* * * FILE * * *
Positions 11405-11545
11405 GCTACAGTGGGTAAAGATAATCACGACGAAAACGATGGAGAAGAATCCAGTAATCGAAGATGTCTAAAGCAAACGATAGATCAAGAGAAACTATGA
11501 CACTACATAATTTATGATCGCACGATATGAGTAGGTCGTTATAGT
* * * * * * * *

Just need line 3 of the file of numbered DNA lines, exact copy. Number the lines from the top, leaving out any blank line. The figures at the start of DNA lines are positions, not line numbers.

11501 CACTACATAATTTATGATCGCACGATATGAGTAGGTCGTTATAGT